Speak Truth to Power shares the stories of Human Rights Defenders around the world, and provides teachers with standards-aligned resources and professional development tools, like the Master Class Series, to incorporate human rights education in the classroom in a way that is relatable and engaging for students.
The Master Class Series highlights the importance of human rights education and different methods through which they can be included into classrooms and school buildings. The ideas of three of these RFK Lead Educators help to frame the benefits of human rights education.
Three Benefits Of Including Human Rights Education In Class
1. Prepare students to own their future
“As an educator, my job isn’t to change my students’ minds, but to give them a wide lens to view the world, and empower them to make their own decisions.” – Christopher Buckley, Social Studies Teachers at Brookfield High School
The College, Career and Civic Life (C3) Framework for Social Studies State Standards was developed to give state education leaders a strategy to strengthen social studies programs.
The C3 is driven by five guiding principles:
- Social studies prepares the nation’s young people for college, careers, and civic life
- Inquiry is at the heart of social studies
- Social studies involves interdisciplinary applications and welcomes integration of the arts and humanities
- Social studies is composed of deep and enduring understandings, concepts, and skills from the disciplines. Social studies emphasizes skills and practices as preparation for democratic decision-making
- Social studies education should have direct and explicit connections to the Common Core State Standards for English Language Arts
As a social studies teacher, Mr. Buckley realized that the C3 framework aligns with the principle of education for human rights education in many ways. The content found in Social Studies curriculums helps students understand the purpose of why they’re here. A thorough command of the events that define a student’s local, state, national, or international community allows them to add context to the perspectives held by those around them.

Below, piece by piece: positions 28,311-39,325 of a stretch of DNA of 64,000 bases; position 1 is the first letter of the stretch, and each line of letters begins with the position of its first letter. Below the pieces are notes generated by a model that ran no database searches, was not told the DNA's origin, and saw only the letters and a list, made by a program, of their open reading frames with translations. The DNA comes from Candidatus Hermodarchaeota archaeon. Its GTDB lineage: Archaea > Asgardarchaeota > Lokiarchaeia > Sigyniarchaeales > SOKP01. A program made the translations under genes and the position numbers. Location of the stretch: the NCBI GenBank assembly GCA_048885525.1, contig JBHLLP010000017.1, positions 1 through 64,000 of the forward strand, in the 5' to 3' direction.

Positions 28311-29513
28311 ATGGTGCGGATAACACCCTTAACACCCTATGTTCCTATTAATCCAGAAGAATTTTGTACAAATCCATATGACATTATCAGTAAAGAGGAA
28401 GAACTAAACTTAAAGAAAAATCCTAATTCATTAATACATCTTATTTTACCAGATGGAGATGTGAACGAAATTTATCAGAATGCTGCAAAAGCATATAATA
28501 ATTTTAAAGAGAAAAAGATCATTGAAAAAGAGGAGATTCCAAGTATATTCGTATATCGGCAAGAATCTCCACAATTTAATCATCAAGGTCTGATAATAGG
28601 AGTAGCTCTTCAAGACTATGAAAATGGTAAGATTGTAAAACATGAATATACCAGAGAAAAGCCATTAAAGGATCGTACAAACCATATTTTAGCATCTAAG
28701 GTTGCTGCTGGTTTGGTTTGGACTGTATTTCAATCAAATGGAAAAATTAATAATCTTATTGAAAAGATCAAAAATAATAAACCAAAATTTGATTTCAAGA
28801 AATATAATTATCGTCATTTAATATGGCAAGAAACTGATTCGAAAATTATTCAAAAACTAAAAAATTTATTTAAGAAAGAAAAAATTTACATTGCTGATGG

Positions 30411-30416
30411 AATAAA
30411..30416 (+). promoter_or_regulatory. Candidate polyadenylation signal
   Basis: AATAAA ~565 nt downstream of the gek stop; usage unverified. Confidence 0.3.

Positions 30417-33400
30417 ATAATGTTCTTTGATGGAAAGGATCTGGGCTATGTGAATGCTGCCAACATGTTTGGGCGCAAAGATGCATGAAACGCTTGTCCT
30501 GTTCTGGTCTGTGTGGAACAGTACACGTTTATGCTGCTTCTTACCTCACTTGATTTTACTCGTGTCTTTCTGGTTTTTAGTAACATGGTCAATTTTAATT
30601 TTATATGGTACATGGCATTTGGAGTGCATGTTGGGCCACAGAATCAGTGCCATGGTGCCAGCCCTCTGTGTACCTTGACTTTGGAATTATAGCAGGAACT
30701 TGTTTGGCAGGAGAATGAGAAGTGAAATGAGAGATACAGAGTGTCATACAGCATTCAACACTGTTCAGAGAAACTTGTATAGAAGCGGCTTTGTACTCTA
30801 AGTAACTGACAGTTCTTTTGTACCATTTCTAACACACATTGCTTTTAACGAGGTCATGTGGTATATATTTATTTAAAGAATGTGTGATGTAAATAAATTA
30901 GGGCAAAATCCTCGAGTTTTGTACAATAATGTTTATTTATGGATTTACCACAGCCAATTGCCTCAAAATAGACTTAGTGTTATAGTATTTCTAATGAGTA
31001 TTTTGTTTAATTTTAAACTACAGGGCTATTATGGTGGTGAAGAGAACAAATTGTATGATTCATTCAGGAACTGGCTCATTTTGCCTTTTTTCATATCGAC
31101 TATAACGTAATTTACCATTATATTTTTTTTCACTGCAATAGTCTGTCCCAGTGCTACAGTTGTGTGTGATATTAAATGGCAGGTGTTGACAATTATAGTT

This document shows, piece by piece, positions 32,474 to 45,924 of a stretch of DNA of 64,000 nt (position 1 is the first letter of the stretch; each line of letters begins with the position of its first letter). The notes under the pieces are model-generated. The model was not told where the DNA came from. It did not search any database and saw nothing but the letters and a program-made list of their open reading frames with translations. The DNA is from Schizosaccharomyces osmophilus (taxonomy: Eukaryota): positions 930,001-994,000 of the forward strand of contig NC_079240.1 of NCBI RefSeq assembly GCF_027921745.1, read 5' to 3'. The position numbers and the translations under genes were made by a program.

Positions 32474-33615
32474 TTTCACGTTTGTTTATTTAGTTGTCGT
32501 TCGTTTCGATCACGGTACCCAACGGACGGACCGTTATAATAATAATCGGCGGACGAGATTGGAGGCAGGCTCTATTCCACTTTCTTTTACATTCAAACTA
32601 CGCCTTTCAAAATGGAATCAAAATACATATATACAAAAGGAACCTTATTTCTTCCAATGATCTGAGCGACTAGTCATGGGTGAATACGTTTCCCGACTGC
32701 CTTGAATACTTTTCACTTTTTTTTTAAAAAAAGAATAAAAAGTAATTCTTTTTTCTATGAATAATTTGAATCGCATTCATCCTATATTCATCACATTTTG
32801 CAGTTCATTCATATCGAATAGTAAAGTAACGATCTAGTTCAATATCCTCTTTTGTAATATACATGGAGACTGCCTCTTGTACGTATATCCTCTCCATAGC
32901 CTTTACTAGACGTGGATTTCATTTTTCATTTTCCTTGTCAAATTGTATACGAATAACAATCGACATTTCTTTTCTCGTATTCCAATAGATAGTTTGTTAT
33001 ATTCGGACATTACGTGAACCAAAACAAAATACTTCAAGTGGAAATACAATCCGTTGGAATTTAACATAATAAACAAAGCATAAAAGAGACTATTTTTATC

In being exposed to education about specific events, students are presented with building blocks that can make them empathetic, engaged, and active members of their communities. This concept is at the heart of the C3 Standards, whether a student is considering a path to higher education or the professional world.
Students exposed to the principles of human rights by teachers who embody the principles themselves can bring their experiences into new classrooms or the workplace, creating more inclusive and supportive environments for the next generation of learners.
Human rights toolkits have helped Mr. Buckley successfully translating the importance of including human rights education across subject areas to administrators. The connection between the education for human rights and the C3 Standards provides a powerful connection to the importance of the skills inherent to teaching human rights across all grade levels and disciplines.